WEBINAR – The Plymouth Green Minds project

For this webinar, the SWEEP Investing in Nature for Health project team welcomed Zoe Sydenham and Jemma Sharman from the Strategic Planning and Infrastructure department at Plymouth City Council.

Zoe and Jemma spoke about the Green Minds project. More than 30% of Plymouth is green or blue infrastructure and these spaces offer opportunities to benefit communities in the city by supporting health and wellbeing, social value, biodiversity, the local economy and climate resilience. However, budget cuts in local government have reduced the resources available to plan and manage these spaces. Green Minds has been funded by Urban Innovative Actions to address these challenges, enabling Plymouth City Council to trial new approaches to delivering a more integrated planning and management system for urban nature and helping maximise the social value created through sustainable land-use management and nature-based solutions. Zoe and Jemma discussed some of the alternative methods being trialled in the Green Minds project, such as collective stewardship, and took part in a Q&A session after the talk.

This webinar is particularly relevant for those with an interest in how investment in the environment can impact public health, from health and social care professionals to local planning authorities.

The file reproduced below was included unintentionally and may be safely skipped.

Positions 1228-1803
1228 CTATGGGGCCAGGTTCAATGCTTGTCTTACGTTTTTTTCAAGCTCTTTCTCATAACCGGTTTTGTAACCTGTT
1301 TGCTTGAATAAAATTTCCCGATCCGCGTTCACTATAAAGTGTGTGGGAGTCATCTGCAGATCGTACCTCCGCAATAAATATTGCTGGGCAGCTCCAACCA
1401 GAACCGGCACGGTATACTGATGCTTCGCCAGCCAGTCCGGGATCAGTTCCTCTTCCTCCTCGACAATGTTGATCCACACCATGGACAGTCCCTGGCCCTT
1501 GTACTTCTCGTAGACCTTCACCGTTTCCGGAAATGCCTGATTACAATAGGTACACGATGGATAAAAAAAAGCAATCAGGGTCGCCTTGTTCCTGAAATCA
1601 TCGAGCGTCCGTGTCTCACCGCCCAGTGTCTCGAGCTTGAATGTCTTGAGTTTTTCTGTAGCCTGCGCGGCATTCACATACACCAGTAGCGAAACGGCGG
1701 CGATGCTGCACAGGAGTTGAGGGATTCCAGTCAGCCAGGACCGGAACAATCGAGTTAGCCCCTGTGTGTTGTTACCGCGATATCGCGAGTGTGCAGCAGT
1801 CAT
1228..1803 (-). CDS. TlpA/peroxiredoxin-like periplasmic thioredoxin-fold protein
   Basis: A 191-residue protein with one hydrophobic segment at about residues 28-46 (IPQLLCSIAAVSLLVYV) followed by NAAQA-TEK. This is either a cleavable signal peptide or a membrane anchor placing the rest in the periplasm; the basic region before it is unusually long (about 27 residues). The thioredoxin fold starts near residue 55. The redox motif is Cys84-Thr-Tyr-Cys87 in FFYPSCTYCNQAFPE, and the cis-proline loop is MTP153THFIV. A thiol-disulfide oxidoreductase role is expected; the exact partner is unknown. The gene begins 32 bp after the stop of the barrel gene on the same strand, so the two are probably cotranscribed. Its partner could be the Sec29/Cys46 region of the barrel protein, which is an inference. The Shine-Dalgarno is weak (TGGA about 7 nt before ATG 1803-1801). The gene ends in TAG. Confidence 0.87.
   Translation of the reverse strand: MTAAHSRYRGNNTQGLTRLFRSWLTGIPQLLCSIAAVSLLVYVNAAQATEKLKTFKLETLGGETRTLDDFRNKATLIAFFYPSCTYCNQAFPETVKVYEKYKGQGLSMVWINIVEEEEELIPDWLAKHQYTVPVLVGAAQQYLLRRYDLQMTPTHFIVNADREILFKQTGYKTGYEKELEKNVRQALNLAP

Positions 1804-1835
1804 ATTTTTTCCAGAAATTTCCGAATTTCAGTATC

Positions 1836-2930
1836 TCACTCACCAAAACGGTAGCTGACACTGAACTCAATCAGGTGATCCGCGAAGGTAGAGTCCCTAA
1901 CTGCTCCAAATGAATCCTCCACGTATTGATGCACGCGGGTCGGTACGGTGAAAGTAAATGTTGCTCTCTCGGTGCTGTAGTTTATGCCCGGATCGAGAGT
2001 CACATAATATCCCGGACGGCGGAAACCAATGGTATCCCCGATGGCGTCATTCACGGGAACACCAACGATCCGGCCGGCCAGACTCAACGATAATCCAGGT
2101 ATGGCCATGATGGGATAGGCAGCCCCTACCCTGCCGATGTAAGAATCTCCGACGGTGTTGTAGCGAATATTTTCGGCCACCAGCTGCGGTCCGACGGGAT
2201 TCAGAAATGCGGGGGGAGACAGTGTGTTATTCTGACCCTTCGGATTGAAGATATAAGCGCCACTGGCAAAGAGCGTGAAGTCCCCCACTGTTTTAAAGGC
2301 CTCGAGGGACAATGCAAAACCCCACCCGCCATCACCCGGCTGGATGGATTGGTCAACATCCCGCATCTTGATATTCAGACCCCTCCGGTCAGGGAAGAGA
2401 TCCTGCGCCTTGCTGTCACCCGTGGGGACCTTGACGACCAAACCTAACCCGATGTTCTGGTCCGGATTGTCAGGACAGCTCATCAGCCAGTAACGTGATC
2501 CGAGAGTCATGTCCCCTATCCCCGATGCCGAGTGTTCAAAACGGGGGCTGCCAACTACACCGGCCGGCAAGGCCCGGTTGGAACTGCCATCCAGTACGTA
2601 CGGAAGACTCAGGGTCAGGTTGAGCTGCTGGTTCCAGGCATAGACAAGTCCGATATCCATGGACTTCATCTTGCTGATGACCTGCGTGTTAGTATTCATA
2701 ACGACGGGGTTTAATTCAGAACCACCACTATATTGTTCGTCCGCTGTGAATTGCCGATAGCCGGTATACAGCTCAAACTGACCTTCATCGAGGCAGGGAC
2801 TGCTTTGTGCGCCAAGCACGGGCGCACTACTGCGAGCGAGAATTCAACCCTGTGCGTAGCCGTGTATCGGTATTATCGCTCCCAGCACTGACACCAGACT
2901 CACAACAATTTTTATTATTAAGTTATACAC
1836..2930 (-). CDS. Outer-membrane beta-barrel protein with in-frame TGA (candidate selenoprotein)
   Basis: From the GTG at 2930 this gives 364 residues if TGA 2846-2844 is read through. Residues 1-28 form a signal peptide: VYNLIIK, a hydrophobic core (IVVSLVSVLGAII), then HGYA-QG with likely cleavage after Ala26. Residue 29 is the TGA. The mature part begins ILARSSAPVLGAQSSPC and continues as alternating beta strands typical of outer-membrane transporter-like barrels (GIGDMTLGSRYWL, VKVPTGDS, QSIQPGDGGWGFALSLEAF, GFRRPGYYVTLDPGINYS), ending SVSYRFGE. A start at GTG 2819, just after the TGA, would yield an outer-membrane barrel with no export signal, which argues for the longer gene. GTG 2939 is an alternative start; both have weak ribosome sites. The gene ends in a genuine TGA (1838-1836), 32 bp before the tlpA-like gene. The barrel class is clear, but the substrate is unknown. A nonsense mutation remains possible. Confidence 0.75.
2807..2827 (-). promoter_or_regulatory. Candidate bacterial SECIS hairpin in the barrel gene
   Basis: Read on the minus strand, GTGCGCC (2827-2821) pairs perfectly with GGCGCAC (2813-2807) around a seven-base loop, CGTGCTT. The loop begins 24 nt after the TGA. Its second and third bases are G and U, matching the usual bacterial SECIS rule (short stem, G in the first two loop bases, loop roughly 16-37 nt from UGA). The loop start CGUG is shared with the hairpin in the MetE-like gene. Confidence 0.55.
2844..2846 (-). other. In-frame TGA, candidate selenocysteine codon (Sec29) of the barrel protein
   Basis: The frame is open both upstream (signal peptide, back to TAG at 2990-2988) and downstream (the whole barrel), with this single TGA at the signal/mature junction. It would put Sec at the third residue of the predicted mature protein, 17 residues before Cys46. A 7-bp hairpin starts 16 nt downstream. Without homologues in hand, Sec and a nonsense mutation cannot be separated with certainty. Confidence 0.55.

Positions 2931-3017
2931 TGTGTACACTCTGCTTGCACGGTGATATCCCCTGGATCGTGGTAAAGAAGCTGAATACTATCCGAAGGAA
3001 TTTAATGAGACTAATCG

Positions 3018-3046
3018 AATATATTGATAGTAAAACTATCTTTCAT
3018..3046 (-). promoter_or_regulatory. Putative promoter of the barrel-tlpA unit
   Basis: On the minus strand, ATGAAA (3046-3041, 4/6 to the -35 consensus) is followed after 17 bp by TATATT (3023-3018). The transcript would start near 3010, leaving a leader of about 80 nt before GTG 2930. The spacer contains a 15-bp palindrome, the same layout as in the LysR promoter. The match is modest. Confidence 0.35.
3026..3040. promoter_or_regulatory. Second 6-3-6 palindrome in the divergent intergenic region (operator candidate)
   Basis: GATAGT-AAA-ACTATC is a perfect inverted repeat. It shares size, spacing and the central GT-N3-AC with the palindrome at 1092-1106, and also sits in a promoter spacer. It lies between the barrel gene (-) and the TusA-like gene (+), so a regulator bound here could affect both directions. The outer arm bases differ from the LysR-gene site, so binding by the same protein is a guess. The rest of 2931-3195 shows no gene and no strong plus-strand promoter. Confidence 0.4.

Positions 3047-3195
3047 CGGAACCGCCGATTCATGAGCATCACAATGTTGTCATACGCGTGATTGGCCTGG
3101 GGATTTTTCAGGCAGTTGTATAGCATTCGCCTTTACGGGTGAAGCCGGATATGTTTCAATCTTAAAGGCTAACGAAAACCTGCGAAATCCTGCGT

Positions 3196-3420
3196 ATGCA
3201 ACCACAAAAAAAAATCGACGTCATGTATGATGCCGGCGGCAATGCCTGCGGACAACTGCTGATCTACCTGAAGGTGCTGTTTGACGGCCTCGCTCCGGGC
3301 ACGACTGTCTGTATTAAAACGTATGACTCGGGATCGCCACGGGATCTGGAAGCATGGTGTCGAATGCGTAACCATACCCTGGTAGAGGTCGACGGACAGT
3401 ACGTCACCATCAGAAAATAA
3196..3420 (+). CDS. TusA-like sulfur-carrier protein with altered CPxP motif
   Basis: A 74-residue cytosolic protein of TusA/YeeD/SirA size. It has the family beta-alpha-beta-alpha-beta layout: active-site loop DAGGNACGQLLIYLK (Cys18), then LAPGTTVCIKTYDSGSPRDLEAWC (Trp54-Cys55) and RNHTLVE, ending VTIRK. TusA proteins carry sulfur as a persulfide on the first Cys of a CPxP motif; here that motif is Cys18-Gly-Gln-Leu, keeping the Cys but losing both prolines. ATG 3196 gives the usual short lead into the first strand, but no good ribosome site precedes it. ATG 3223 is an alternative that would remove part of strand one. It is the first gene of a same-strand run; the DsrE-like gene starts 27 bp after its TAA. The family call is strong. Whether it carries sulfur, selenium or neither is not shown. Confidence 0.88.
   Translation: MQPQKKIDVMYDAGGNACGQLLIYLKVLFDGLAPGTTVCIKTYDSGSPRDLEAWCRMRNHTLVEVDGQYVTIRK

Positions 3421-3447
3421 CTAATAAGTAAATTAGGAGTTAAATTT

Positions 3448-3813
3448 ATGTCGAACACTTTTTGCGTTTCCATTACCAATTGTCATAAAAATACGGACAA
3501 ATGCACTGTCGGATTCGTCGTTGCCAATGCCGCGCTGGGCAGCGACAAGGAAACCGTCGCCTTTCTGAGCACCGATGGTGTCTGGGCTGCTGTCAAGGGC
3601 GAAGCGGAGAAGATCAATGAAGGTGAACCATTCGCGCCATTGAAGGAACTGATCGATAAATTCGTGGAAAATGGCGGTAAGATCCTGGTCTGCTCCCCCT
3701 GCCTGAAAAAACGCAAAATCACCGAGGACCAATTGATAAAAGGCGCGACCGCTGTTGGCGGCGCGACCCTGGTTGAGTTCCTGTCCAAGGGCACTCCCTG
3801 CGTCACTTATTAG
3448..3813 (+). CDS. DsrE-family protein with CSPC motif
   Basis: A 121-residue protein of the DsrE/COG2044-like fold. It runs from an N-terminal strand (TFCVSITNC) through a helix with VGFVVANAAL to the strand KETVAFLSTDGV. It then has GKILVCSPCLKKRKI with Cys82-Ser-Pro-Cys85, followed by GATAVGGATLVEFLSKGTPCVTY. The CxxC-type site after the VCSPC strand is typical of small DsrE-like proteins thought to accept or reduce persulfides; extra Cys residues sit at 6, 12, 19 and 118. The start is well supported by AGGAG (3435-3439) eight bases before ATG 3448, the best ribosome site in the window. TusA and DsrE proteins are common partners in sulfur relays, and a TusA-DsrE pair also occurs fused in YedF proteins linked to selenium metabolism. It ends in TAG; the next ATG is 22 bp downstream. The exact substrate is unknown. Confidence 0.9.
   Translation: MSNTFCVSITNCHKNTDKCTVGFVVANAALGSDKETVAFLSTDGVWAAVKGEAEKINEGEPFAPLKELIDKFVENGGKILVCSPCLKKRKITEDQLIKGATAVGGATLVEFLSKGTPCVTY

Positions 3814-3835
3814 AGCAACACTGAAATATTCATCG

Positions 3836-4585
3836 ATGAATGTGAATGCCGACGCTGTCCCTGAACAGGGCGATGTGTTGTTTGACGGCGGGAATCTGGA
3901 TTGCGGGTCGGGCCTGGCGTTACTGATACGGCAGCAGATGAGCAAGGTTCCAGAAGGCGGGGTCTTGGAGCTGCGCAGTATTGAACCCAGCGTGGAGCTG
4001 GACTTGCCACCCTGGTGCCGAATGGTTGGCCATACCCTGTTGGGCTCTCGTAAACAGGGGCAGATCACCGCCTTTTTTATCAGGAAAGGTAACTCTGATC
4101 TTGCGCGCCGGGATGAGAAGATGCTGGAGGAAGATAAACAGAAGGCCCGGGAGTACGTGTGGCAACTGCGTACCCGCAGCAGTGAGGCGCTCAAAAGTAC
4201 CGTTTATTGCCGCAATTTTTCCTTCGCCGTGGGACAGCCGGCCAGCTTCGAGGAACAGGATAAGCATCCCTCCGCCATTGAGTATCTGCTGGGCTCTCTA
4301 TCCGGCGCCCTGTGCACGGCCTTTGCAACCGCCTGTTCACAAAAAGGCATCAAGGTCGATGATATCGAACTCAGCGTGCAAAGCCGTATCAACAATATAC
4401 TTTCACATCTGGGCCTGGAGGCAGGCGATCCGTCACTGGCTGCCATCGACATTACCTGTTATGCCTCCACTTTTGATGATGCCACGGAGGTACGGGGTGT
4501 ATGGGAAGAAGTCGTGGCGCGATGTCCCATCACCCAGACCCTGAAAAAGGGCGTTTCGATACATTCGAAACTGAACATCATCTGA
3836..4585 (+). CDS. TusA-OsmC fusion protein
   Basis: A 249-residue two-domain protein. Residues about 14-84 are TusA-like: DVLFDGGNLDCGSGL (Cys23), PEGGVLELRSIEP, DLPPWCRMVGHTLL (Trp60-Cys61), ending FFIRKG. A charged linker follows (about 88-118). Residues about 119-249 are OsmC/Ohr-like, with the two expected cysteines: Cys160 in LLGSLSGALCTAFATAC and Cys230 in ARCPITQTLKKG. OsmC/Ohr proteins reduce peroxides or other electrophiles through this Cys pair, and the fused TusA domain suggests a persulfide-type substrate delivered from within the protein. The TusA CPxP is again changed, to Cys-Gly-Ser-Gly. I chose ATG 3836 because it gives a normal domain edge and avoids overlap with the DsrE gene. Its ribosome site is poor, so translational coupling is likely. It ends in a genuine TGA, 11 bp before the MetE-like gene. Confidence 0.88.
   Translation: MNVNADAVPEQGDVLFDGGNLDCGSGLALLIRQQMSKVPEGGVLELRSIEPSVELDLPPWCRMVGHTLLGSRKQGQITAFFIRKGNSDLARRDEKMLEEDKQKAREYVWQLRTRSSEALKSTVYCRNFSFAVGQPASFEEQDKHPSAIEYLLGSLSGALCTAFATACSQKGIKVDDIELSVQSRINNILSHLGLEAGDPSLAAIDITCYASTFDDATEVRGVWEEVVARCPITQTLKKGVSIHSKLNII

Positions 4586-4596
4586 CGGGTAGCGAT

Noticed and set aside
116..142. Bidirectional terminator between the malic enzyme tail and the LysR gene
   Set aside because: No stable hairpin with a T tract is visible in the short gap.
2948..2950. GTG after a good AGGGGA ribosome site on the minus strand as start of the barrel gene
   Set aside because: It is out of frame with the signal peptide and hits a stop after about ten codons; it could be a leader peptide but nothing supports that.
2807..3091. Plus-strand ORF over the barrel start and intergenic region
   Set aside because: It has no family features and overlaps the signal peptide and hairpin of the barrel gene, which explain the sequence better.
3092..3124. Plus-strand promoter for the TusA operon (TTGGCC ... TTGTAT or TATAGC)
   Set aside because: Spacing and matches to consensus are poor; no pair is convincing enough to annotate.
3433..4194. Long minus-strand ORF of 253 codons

Recorded: 25 September 2020
Speakers: Zoe Sydenham and Jemma Sharman, Strategic Planning and Infrastructure department, Plymouth City Council
Host: Ben Wheeler, European Centre for Environment and Human Health, University of Exeter Medical School, United Kingdom
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What % tree canopy cover do you have now in Plymouth and what are you aiming for? I understand we need 40%+ cover to mitigate urban heat island effect. Will you procure local native trees or introduce ‘climate proof’ species from further south?

Can you provide some examples of responding to community opportunities as they arise? How do you ensure you recognise them, what has changed, what is in place, what was the result?

How are you measuring economic/social impact?

Are the environmental gains/impacts of Covid-19 being overplayed, do you think? Are you capturing much evidence in Plymouth on changed perceptions following/during/after lockdown?

Rather than ‘too much biodiversity’ are there any disbenefits of these schemes? For example, introduction of wetlands in Central Park might increase mosquitos?

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